(NewsNation Now) — U.S. health officials are defending their updated recommendation that halves quarantine time for those infected with COVID-19 after some doctors, including at least one national health leader, panned it as inadequate.
Officials with the Centers for Disease Control and Prevention, along with other health leaders, say it’s a practical adjustment as cases soar.
“People with important jobs in keeping society functioning may not be able to come to work if they’re all out for a full 10 days,” Dr. Anthony Fauci told Nexstar’s Reshad Hudson on Tuesday.
Under the new rules, all Americans who test positive, regardless of vaccination status, should isolate themselves for five days and wear a mask for another five, even among family at home. Boosted Americans who are close contacts of a confirmed case do not need to isolate, provided they’re wearing masks for 10 days after they were exposed.
“Not all of those cases are going to be severe. In fact, many are going to be asymptomatic,” CDC Director Dr. Rochelle Walensky said Monday. “We want to make sure there is a mechanism by which we can safely continue to keep society functioning while following the science.”
CDC officials said the guidance is in keeping with growing evidence that people with the virus are most infectious in the first few days.
Still, some doctors are concerned people who are still contagious will infect others.
“It’s frankly reckless to proceed like this,” said Dr. Eric Topol, founder and director of the Scripps Research Translational Institute. “Using a rapid test or some type of test to validate that the person isn’t infectious (before mingling with others) is vital.”
“There’s no evidence, no data to support this,” he added.
Finding a test in the U.S. can be difficult. Fauci said there would be more tests in January, and President Joe Biden has pledged to provide 500 million free tests. However, that doesn’t guarantee every American more than one test.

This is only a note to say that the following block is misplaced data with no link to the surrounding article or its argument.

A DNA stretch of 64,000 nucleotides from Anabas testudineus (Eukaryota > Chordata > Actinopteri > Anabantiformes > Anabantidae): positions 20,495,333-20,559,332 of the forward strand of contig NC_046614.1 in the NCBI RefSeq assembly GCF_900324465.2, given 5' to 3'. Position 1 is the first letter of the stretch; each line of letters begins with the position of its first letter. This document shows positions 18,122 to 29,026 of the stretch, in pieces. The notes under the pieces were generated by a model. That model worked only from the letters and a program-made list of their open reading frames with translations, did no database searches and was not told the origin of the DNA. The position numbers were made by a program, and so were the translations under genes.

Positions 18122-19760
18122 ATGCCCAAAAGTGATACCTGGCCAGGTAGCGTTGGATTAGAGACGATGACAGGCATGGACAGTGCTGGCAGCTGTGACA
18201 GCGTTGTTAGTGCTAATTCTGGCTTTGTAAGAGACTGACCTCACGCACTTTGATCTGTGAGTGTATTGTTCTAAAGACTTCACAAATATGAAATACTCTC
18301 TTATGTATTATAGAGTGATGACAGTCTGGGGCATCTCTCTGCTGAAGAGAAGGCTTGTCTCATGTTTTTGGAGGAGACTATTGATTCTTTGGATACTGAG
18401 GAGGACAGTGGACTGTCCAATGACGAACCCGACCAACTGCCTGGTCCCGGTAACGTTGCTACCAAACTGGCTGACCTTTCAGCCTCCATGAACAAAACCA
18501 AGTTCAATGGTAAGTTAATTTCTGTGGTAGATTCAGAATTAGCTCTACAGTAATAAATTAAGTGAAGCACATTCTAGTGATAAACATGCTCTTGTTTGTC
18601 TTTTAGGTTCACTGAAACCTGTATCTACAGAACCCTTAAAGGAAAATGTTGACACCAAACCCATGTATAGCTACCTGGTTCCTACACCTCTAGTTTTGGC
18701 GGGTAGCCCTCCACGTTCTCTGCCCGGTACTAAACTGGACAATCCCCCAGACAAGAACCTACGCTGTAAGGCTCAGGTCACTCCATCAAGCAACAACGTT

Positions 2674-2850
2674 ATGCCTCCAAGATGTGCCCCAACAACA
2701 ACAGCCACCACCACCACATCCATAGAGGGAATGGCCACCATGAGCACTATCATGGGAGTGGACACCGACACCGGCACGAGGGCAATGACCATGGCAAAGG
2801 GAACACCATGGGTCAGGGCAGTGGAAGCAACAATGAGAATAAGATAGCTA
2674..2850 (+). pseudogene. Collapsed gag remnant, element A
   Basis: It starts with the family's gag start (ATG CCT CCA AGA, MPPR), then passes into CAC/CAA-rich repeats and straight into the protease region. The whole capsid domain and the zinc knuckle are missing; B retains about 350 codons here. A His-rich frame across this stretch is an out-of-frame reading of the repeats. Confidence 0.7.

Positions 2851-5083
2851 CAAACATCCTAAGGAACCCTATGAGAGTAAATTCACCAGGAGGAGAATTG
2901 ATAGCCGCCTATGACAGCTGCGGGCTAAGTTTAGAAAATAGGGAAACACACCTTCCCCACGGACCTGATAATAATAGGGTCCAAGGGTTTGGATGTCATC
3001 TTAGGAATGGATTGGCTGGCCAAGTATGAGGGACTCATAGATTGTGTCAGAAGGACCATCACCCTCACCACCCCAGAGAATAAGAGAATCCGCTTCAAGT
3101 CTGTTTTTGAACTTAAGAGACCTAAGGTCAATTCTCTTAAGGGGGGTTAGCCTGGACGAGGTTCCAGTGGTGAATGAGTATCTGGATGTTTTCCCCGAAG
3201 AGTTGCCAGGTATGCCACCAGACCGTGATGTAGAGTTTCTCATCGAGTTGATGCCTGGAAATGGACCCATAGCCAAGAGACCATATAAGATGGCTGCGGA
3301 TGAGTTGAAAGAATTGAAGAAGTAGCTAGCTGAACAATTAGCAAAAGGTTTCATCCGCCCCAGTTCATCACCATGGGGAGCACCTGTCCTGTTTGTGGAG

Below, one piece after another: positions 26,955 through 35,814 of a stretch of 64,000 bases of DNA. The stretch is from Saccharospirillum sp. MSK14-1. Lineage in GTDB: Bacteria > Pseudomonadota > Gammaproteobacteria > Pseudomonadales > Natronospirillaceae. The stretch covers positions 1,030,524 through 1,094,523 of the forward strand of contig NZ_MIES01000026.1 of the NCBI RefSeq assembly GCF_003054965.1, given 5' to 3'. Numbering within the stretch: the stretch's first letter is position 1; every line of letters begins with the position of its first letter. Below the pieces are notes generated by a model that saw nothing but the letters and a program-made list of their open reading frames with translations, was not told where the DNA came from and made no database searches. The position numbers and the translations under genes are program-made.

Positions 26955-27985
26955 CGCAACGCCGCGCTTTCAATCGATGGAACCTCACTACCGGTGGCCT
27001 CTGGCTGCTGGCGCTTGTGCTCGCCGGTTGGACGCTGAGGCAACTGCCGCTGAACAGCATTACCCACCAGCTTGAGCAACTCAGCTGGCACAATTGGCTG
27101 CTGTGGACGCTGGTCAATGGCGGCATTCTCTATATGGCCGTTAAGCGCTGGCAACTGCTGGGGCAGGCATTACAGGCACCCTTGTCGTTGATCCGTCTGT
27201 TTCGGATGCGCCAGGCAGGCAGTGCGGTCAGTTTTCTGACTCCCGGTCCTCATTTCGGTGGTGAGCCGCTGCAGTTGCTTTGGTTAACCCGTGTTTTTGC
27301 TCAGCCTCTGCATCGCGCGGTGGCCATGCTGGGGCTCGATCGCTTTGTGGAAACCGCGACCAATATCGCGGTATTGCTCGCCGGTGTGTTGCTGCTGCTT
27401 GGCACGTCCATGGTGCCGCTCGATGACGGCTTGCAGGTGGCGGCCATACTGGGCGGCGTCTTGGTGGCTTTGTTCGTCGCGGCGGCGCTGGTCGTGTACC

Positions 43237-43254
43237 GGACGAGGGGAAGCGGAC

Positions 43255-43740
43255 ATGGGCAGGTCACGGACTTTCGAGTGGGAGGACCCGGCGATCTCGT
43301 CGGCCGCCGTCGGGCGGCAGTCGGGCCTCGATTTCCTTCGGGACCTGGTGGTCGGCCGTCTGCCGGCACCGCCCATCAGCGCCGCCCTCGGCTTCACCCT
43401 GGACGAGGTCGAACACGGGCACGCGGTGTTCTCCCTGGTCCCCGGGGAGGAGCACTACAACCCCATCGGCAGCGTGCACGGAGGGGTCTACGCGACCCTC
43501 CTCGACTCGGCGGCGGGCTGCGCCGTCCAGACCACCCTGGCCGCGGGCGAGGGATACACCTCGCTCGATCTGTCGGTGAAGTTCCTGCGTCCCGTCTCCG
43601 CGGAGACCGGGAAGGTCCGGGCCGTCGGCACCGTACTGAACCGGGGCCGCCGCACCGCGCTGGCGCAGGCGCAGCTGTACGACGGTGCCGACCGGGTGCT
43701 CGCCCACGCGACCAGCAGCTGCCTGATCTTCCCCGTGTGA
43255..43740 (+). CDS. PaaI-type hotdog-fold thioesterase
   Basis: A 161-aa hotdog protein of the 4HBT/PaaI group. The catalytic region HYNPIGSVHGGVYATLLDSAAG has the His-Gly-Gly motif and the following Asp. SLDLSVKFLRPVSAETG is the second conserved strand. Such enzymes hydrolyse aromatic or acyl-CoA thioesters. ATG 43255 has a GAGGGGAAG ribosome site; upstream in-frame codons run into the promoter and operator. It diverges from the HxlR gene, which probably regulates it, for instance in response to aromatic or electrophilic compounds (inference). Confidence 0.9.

The CDC is also facing criticism for revising its previous report saying more than 70% of cases during the week ending Dec. 18 were omicron infections. Tuesday, they said the real number was less than 23%.
They also released data for the week ending on Christmas that shows omicron accounted for around 59% of U.S. cases.
“We had more data come in from that timeframe and there was a reduced proportion of omicron,” a CDC spokesperson told Reuters. “It’s important to note that we’re still seeing a steady increase in the proportion of omicron.”
The new recommendations come as several of America’s biggest cities are preparing vaccine mandates for indoor activities. New York City’s went into effect Monday. Chicago’s will start Jan 3, followed by Washington, D.C., and Boston on Jan 15.
The patchwork of mandates does not include uniform execution or enforcement. Some cities will use the Clear app to allow residents to store their vaccine status digitally, while others have no standard.
NewsNation reached out to the White House and CDC asking if there are plans to roll out a national digital system, but they haven’t responded.
Americans are also planning New Year’s Eve parties. Most health officials are not discouraging them, but Dr. Susan Bleasdale, medical director of infection prevention at the University of Illinois, said there’s no way to eliminate the risk of spread, even with testing.
“Adding a test before you gather is helpful,” she said on “NewsNation Prime” on Tuesday. “However, we have seen some ongoing transmission from the most recent Christmas weekend that people have gathered with testing before and then within 24 hours, someone has become symptomatic.”
The surge in cases is also putting a strain on schools. New York City reported a fourfold increase in pediatric hospitalizations for COVID-19 since Dec. 5. The majority of hospitalized children are unvaccinated.
Only children 5 and older are eligible for vaccination now, and shots for younger kids are not expected soon.
“By the time we get enough data to make any kind of authorization, it likely will not be until a few months into 2022,” Fauci said.
The Associated Press contributed to this report.